This post delivers an obscure milestone from the intersection of western garage rock and Indian popular music. We are all familiar with the rock ‘n roll that was written into the scores of hundreds of Indian films. And what a fantastic jangly tango of musical kichidi that is. But Kalyanji-Anandji, Bappi Lahiri, Laxmikant-Pyarelal, the Burmans were composing and arranging ‘rock’ and jazz for an Indian audience, for those who spoke Hindi or other Indian languages. Their music was unique and though ‘westernised’ it was sufficiently and comfortingly familiar to ears raised on Indian musical scales, rhythms and traditions.
But the albums I share with you in this and the next post are something very different. Western pop music made by Indian artists for audiences familiar with rock n roll, soul and folk. Nothing to do with Bollywood or Indian vernacular languages. This is rock from Bangalore and sweet soul music from Madras. Sung in English with an eye cocked towards California rather than Mumbai.
There were only two ways to get rock ‘n roll in India in the early 1970s: someone brought in records from overseas or; Radio Ceylon, which broadcast a weekly pop count-down across South Asia. Rock n’ roll bands were virtually non-existent. Restaurants and the more racy clubs in cities like Calcutta and Madras often had combos that played covers of Western pop songs and jazz standards. But bands that took their inspiration from the Stones, Cream, Creedence Clearwater Revival and the Doors had tiny audiences and fewer venues to play their music. The very scarcity of this sort of music confirmed its foreignness to most Indians. That the only radio station on which this music was heard, Radio Ceylon, broadcasted from beyond the country’s borders, reinforced the notion this was definitely NOT Indian music.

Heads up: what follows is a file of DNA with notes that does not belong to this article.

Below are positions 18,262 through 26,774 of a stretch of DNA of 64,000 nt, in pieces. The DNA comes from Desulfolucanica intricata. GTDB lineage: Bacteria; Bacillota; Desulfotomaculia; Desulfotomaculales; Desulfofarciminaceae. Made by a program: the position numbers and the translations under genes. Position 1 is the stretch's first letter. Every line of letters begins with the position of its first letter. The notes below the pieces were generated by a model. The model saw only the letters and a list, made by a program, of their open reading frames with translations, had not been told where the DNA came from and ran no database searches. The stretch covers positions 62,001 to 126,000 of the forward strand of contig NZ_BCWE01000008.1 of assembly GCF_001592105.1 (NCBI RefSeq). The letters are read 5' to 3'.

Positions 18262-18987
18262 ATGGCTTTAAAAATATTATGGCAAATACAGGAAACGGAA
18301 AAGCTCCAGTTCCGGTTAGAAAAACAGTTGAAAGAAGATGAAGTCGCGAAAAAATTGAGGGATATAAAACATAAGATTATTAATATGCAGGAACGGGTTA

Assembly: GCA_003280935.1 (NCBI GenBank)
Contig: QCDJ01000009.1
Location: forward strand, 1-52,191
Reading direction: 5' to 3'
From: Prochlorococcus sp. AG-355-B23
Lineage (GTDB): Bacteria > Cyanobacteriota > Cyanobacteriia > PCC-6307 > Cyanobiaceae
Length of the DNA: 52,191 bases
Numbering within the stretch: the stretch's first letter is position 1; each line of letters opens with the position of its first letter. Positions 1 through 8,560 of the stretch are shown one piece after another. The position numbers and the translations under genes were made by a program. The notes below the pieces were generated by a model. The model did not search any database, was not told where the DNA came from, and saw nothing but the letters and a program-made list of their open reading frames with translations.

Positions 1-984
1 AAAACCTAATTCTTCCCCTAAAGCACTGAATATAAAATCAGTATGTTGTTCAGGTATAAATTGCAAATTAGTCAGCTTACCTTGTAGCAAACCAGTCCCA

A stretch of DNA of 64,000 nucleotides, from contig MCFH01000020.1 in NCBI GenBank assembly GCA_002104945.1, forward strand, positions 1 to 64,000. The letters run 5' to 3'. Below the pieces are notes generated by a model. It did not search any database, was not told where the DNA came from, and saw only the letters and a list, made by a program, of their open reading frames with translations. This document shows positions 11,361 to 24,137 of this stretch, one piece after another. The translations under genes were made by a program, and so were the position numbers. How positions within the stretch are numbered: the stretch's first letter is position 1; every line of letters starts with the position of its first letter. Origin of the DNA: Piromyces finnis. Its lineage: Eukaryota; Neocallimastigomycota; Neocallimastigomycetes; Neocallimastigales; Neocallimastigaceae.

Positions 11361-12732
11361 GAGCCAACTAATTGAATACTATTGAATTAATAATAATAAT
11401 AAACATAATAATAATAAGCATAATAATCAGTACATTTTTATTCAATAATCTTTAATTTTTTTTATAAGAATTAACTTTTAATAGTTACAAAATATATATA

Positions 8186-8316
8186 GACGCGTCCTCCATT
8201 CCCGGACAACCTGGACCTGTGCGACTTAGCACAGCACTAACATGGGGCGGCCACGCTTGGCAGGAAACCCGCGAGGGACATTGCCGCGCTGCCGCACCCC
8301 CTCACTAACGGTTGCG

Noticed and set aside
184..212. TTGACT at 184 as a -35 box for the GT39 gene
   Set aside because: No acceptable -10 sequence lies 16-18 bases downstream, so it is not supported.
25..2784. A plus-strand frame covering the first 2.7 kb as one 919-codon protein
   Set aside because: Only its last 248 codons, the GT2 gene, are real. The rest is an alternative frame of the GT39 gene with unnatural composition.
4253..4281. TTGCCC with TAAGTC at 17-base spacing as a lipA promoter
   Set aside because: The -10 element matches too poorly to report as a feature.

But obviously the urge to grab a guitar and sing your lungs out was not completely unknown in India. The Indian Tobacco Company in an attempt to sell itself as a ‘Brand Cool’ to a young generation, sponsored a national rock ‘n roll competition, called the Simla Beat. Two albums worth of their efforts have been collected as Simla Beat 70-71.
Little is known of these groups though the Washerman’s Dog is trying to pump a few contacts in the ITC for further nuggets. Great Bear (featured on CD 1) later evolved into High, which is often claimed to be the pioneer rock ‘n roll outfit of India. Its members were a mix of Anglo-Indians, Parsees and Bengalis. Check out their FaceBook page. (http://www.facebook.com/group.php?gid=480460015182)
Velvette Fogg won the competition for I Am So Glad (CD 2) in 1971. Their lead singer, Nandu Bhende, went on to front other groups and sing in Hindi films. That the Indian diaspora in Singapore was involved, as some individuals claim, makes sense as the availability of electric guitars and drum kits was much greater than in India. The sounds on these two amazing collections are classic garage rock. The musicianship is basic which is not to say poor. Merely appropriate for the occasion. In fact, some cuts sound eerily similar to the early Doors work. Even down to the Hammond B 3. In most cases the playing is quite accomplished with gritty, distorted guitar runs and solid, energetic drumming. The lyrics and sonic atmosphere on many of the tracks perfectly drugged out and psychedelic. Indeed, some aficionados believe the India connection is a hoax, because the music is simply too good (ref. Voice from the Inner Soul by the Confusions from Madras). I’ll let you be the judge. But if you have even the slightest interest in Indian popular music and rock ‘n roll, then Simla Beat 70-71 is a definite must have.
Track Listing CD 1 (1970)
1. Voice From The Inner Soul. The Confusions
2. You Can't Beat It. The Dinosaurs
3. Psychedelia. The X’Lents
4. Zorba's Dance. Innerlite
5. Proper Stranger. Genuine Spares
6. What’s Going On. Genuine Spares
7. Sinister Purpose. The Dinosaurs
8. Mist. Great Bear
9. Born On The Bayou. The X’Lents
10. Baby Baby Please. Innerlite
Track Listing CD 2 (1971)
1. Simla Beat Theme. The Fentones
2. I Am Gonna Erupt. The Eruptions
3. Until the Dawn. The Fentones
4. Psychedelic Web. The Brood of Vipers
5. You Can't Judge a Book. The Eruptions
6. Aimless Lady. The Hipnotic Eye
7. The Mod Trade. The Black Beats
8. Nothing is the Same. The Nomads
9. Killing Floor. The Hipnotic Eye
10. Hey Gipsy Girl. The Mini Beats
11. I Am So Glad. Velvette Fogg
For those of us who grew up in India during the 70s we know how rare and even strange this music is. If anyone has any further information about these bands or similar groups, I’d love to hear from you.
In the meantime, stay tuned for another wonderfully baffling piece of Indian pop in the Dog’s next post.
|Poster for a HIGH concert in 1975, Calcutta|
|Velvette Fogg performing in the Simla Beat Competition.|